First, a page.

Dealing with a Birth Injury or Birth Defect

Gestation

“I don’t care what the gender is, as long as my baby is healthy.” How many times have you heard a mum-to-be utter these words? If you are pregnant, chances are you’ve uttered them yourself, as well. Naturally, you’re taking every precaution that you possibly can to ensure your baby’s proper development: eating right, getting a moderate amount of exercise, refraining from excess caffeine and alcohol consumption, and sticking to your prenatal medical appointment schedule.

But what if your infant does suffer a birth injury or a birth defect? How will you cope? We’ve collected some tips and advice from mums just like you who are dealing with the aftermath of a birth injury.

First and Foremost: Don’t Panic

A birth injury is not the end of the world. In many cases, your baby will grow up to be healthy and strong. Physical issues and developmental challenges can be overcome. There are some remarkable stories of children who have triumphed over adversity, so try to keep from panicking, sinking into despair or hopelessness, or being overly pessimistic.

Take Things One Day at a Time

It can be hard, especially if you are a new parent, not to look far ahead into the future and worry about all of the hurdles that lie ahead. That’s true even for parents of perfectly healthy children. However, it’s important to take life with a newborn one day at a time.

Celebrate the successes of each day: a nice long nap, a breastfeeding session that bonds you together, the cozy feeling of being with family. Living in the moment like this can help you live in a state of gratitude rather than one of anxiety and worry.

Educate Yourself

We live in an amazing time; using the internet, it’s easy to research just about any health problem, birth defect, or other condition from the comfort of your sitting room. However, watch out for Dr. Google Syndrome: with a wealth of resources at your fingertips, it can sometimes be difficult to suss out what’s good information and what should be taken with several grains of salt.

Ask your pediatrician for some good websites to start with, and always look for articles that are backed up with plenty of scientific resources. National and international organizations, like the NHS, the WHO, and the Centers for Disease Control and Prevention in the U.S., are always trustworthy, so start there if you’re at a loss.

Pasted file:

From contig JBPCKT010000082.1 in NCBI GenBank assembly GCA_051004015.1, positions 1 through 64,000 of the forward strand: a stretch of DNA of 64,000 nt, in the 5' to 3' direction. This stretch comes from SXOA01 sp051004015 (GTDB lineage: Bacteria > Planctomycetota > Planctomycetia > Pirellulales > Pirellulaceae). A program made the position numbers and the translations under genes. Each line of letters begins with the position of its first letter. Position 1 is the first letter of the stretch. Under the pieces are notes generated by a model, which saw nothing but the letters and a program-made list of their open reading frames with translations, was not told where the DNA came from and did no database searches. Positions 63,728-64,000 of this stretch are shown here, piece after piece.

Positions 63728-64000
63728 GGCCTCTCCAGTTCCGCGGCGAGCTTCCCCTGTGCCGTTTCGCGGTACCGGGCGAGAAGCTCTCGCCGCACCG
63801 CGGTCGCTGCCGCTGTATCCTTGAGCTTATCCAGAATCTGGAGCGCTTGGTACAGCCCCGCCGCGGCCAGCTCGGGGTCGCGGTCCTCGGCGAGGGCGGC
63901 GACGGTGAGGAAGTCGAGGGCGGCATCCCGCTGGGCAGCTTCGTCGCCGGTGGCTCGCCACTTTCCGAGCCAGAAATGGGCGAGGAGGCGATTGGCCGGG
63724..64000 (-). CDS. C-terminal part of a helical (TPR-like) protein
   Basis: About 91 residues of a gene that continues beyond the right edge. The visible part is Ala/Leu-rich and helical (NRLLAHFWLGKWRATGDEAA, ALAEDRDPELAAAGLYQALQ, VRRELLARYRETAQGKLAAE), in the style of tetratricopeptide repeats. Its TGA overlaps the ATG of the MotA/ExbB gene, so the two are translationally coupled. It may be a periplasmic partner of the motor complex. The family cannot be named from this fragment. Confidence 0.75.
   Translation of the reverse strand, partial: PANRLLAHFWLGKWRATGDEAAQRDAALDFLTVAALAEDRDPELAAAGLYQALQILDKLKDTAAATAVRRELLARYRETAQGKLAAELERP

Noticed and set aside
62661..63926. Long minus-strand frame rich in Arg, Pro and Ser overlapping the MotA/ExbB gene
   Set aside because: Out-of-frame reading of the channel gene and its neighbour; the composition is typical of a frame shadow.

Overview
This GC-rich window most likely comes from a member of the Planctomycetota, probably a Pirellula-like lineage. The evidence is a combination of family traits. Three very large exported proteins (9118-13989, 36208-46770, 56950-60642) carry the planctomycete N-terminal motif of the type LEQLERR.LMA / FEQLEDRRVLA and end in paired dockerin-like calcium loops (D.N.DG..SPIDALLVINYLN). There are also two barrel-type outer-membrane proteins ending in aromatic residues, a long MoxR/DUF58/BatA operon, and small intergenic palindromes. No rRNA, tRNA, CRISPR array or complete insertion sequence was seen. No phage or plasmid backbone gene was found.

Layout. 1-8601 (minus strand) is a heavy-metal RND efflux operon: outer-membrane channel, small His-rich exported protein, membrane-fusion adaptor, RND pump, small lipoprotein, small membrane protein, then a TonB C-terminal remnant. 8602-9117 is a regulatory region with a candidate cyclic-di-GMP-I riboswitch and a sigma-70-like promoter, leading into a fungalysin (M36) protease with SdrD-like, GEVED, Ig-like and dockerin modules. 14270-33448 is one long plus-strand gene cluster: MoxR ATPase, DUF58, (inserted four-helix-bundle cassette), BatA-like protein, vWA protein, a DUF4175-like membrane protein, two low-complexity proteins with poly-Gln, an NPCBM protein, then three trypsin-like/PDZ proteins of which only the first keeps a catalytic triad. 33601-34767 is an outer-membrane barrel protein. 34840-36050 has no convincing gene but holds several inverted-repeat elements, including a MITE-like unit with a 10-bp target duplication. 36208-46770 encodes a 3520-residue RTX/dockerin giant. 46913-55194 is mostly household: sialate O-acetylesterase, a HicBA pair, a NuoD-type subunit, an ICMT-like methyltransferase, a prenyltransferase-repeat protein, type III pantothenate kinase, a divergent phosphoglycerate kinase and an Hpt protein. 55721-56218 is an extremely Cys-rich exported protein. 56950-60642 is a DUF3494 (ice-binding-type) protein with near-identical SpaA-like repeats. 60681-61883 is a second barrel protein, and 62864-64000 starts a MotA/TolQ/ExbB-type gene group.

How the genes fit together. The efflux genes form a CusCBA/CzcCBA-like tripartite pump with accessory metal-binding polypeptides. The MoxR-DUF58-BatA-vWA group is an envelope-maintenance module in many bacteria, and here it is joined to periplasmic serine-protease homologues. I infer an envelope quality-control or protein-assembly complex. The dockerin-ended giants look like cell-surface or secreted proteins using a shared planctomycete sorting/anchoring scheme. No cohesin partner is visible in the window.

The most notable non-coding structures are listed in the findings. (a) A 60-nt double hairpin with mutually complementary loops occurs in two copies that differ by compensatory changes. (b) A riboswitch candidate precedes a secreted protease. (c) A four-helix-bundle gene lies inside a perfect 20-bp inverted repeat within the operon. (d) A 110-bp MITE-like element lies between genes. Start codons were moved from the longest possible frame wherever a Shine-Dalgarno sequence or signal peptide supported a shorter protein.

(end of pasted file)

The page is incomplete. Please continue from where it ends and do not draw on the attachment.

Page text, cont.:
Connect to Other Parents

Another fantastic aspect of our Internet age is that we can now connect to other parents the world over who are grappling with the same issues. This is especially helpful if your child’s disease or birth defect is rare. There might not be many parents in your area who understand what you are going through, but you can always log on to a forum or chat room and get support, 24/7

Consider Pursuing Legal Compensation

If the birth defect or injury occurred because of the medical error of an obstetrician or other medical professional who was attendant at your delivery, you might be entitled to compensation.

It might not seem polite to be overly litigious, but the fact of the matter is that caring for a child with a birth injury is expensive. Taking legal action can help stave some of the costs associated with physical therapy sessions, surgeries, medications, and wages lost tending to those critical tasks. In addition, there is a chance that you could receive compensation for your emotional pain and suffering. 

Infertility is also something you need to consider. “Some birth injuries can also hurt your personal health, and even decrease your chances of having a healthy pregnancy in the future,” says the Conceive Health fertility clinic in Kitchener, ON. “Start by having a candid conversation with your doctor about your future chances of pregnancy, and then take further action with a fertility specialist.”

Remember to Take Care of Yourself!

People — and parents in particular — tend to view selflessness as a virtue. But that’s not always the best approach. It’s vital to practice self-care on a regular basis, to ensure that you are strong enough to care for your child and help support your partner.

Take time to do things that help you stay emotionally and physically healthy. Spend time alone, with friends, and one-on-one with your partner. Recruit others to babysit. If your child is seriously disabled, there are options for respite care to give you a break. You deserve it — and it will help you to be a better advocate for your child in the long run.

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